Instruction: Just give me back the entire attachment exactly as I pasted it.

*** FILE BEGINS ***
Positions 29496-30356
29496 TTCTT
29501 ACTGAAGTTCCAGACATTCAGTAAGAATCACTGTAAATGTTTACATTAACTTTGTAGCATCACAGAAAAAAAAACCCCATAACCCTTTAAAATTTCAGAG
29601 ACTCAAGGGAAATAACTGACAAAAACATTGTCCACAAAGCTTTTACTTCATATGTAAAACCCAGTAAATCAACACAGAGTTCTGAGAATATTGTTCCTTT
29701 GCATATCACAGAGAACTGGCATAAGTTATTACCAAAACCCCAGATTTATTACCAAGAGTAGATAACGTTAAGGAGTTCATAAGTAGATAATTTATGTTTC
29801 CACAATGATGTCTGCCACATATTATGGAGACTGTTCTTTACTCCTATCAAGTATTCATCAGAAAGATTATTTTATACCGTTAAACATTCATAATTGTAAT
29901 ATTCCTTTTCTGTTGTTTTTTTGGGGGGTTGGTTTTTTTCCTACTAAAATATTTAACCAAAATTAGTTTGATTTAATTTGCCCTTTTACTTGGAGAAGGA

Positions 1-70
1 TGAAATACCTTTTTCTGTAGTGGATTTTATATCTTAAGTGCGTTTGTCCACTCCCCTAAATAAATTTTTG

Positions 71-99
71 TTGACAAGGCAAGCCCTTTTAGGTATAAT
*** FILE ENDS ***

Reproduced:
Positions 29496-30356
29496 TTCTT
29501 ACTGAAGTTCCAGACATTCAGTAAGAATCACTGTAAATGTTTACATTAACTTTGTAGCATCACAGAAAAAAAAACCCCATAACCCTTTAAAATTTCAGAG
29601 ACTCAAGGGAAATAACTGACAAAAACATTGTCCACAAAGCTTTTACTTCATATGTAAAACCCAGTAAATCAACACAGAGTTCTGAGAATATTGTTCCTTT
29701 GCATATCACAGAGAACTGGCATAAGTTATTACCAAAACCCCAGATTTATTACCAAGAGTAGATAACGTTAAGGAGTTCATAAGTAGATAATTTATGTTTC
29801 CACAATGATGTCTGCCACATATTATGGAGACTGTTCTTTACTCCTATCAAGTATTCATCAGAAAGATTATTTTATACCGTTAAACATTCATAATTGTAAT
29901 ATTCCTTTTCTGTTGTTTTTTTGGGGGGTTGGTTTTTTTCCTACTAAAATATTTAACCAAAATTAGTTTGATTTAATTTGCCCTTTTACTTGGAGAAGGA

Positions 1-70
1 TGAAATACCTTTTTCTGTAGTGGATTTTATATCTTAAGTGCGTTTGTCCACTCCCCTAAATAAATTTTTG

Positions 71-99
71 TTGACAAGGCAAGCCCTTTTAGGTATAAT